Internet threat news
In what is a truly embarrassing event for America’s signal intelligence service, hackers got their hands on a massive set of hacking tools belonging to of the NSA. The hacking group, called the Shadow Brokers, put part of this online for free to show that it was genuine. Now they are selling the rest.
These files are the kind of industrial-strength hacking tools that espionage firms would have sold to the NSA, those that the NSA bought on the black market, and those that the NSA might have developed themselves and with contractors.
Cisco Firewall Exposed
The set of tools include rather common tools for everything from sniffing TCP traffic to far more advanced tools that exploit zero-day defects. To recall, “zero-day defect” means software vulnerabilities that the software or hardware vendor does not yet know about. So they can be exploited by hackers.
If computers get hacked because of weaknesses in the operating system then why not remove the operating system to make them more secure?
That’s the simple principle behind ChromeOS, the open source operating system sponsored by Google.
There is only one program on ChromeOS: that is the Chrome browser. Everything else, like the ssh plugin, is a browser extension that you can get from the Chrome marketplace here. (You can see which extensions you have in Chrome by typing chrome://extensions/.)
Of course ChromeOS is an operating system too, since the Chrome browser cannot run by itself. There needs to be some software in place to respond when the power is turned on and to interact with the screen and storage and where someone plugs in a USB device.
There have been some high profile incidents of cell phone hacking some years ago. For example, the former Speaker of the House of Congress in the USA Newt Gingrich was hacked when an older married couple used a simple radio scanner to listen in on his calls. But you do not hear about such hacking much anymore, even though the GSM cellular standard still has the known weakness in its encryption algorithm.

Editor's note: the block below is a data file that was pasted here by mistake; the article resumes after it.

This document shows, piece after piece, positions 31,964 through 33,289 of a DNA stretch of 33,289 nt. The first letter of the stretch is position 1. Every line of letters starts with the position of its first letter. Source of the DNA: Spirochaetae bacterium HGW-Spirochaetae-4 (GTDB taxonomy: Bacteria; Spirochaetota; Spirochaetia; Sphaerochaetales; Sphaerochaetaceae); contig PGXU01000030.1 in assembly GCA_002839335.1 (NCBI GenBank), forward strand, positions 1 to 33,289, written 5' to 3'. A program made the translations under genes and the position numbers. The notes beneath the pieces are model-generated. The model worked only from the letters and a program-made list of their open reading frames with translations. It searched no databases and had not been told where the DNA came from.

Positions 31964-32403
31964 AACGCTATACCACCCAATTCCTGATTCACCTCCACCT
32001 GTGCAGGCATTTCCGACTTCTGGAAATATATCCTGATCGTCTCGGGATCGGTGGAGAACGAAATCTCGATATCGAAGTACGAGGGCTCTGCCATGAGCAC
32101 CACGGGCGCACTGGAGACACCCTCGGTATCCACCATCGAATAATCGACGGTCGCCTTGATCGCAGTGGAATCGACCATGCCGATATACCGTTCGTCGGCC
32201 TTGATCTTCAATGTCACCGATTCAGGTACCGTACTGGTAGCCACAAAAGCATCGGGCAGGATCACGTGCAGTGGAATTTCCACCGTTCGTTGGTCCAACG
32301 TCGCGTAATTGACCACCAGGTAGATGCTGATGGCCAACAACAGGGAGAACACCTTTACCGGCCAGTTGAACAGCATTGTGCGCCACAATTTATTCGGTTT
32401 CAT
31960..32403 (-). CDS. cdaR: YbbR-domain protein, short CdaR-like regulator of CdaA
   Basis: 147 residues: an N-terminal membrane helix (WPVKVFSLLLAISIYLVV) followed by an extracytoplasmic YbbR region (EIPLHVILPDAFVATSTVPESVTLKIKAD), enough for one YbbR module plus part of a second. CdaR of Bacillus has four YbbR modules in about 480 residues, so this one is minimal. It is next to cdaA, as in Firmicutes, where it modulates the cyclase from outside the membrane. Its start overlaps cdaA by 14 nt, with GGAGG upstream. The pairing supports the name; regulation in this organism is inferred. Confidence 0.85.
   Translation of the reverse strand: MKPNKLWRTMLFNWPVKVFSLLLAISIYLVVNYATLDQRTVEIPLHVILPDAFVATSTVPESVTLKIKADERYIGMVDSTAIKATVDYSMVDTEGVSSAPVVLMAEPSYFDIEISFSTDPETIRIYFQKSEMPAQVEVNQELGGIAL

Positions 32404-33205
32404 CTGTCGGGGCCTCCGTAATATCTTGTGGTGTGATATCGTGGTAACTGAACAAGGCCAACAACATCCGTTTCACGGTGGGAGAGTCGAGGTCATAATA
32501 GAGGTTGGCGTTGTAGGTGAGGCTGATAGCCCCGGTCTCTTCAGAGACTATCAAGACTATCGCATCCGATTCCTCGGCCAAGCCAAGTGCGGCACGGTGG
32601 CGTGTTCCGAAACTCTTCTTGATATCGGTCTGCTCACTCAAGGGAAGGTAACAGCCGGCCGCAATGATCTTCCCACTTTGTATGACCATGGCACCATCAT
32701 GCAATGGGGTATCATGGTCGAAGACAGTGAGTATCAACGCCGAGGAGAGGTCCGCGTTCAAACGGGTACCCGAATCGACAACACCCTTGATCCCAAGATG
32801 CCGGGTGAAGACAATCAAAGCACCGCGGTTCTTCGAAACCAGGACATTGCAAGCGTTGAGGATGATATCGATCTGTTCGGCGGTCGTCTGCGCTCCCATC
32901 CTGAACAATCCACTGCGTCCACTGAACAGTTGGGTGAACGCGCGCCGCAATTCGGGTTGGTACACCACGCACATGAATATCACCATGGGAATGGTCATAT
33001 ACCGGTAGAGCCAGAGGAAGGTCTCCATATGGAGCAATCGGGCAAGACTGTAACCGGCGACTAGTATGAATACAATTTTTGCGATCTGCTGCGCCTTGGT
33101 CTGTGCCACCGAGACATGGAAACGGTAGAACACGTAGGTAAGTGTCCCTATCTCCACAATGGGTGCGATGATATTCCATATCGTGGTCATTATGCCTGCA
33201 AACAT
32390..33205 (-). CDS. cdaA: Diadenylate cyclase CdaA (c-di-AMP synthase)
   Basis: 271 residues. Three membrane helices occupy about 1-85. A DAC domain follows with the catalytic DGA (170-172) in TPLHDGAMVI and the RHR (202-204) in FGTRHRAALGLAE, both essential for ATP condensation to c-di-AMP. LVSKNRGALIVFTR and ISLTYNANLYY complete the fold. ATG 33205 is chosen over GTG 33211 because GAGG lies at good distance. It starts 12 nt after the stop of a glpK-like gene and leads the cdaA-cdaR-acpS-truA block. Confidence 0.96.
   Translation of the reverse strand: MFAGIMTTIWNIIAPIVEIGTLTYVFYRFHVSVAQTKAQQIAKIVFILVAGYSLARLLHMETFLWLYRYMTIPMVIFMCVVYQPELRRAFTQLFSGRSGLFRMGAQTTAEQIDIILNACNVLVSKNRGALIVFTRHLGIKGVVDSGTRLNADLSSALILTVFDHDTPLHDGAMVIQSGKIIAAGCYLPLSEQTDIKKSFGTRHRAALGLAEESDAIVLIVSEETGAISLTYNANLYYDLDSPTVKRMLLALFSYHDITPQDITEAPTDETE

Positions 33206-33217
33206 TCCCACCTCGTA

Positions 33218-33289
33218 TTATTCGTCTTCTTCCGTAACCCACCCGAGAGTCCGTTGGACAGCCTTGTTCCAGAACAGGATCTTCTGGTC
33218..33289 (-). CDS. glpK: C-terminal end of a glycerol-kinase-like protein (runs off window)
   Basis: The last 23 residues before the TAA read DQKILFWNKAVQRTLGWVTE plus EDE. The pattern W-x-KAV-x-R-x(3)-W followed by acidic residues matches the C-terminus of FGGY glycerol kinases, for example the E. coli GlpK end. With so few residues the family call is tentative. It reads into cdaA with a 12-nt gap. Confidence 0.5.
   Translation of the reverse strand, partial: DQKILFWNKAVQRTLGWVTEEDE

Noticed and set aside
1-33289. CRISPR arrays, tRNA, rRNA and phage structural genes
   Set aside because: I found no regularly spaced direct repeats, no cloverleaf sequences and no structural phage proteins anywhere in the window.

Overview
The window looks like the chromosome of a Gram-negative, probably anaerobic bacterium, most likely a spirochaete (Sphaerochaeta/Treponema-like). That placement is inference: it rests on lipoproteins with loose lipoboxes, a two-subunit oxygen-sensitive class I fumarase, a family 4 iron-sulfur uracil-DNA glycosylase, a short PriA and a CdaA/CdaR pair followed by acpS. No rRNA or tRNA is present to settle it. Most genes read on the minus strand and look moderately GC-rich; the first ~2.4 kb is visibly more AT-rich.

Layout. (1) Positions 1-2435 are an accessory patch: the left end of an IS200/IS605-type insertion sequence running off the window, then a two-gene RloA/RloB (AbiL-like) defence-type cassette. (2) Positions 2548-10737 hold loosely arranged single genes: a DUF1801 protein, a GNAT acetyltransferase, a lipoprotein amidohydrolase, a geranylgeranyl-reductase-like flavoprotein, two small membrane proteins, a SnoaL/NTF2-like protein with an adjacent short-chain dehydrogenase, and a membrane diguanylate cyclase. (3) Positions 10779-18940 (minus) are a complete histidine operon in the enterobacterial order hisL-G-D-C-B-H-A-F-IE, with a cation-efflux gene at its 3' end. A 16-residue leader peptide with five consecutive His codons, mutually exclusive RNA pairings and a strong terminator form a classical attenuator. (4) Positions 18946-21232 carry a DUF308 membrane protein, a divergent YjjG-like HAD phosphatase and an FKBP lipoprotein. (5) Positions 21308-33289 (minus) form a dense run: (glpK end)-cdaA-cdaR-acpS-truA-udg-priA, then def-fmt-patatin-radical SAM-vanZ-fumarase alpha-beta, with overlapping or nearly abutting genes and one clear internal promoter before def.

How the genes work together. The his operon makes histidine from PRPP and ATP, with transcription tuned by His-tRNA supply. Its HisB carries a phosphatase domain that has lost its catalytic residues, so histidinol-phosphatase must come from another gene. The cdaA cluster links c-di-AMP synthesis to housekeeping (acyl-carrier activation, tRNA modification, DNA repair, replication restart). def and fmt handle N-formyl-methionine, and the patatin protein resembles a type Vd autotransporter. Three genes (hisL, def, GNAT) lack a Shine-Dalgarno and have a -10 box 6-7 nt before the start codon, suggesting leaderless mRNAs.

Hacking the speaker was made easier because the American cell phone technology is a mix of technologies. That market is different from the rest of the world. There are three cell phone standards there: CDMA, GSM, and IDEN. The USA is where cellular technology was invented—at AT&T Bell Laboratories, which made so many important inventions, like UNIX, C, C++, the laser, microwaves, and the transmitter—so it makes sense that there would have been more than one standard vying to become the dominant standard.
The US has levelled the charge that the Russian government has hacked into the headquarters of the Democrat Party in the USA. They say the Russian goal was to steal political campaign data and give it to presidential candidate Donald Trump to help him against Hillary Clinton.
The assertion is that Russia wanted to help the campaign of Donald Trump. This might be because Donald Trump and Russian president Putin have both said flattering things about each other. Or it might be because the Russians have calculated that Trump is who they want as the American president for reasons having to do with global politics. Whatever their goal, this action certainly has worked in Trump’s favor.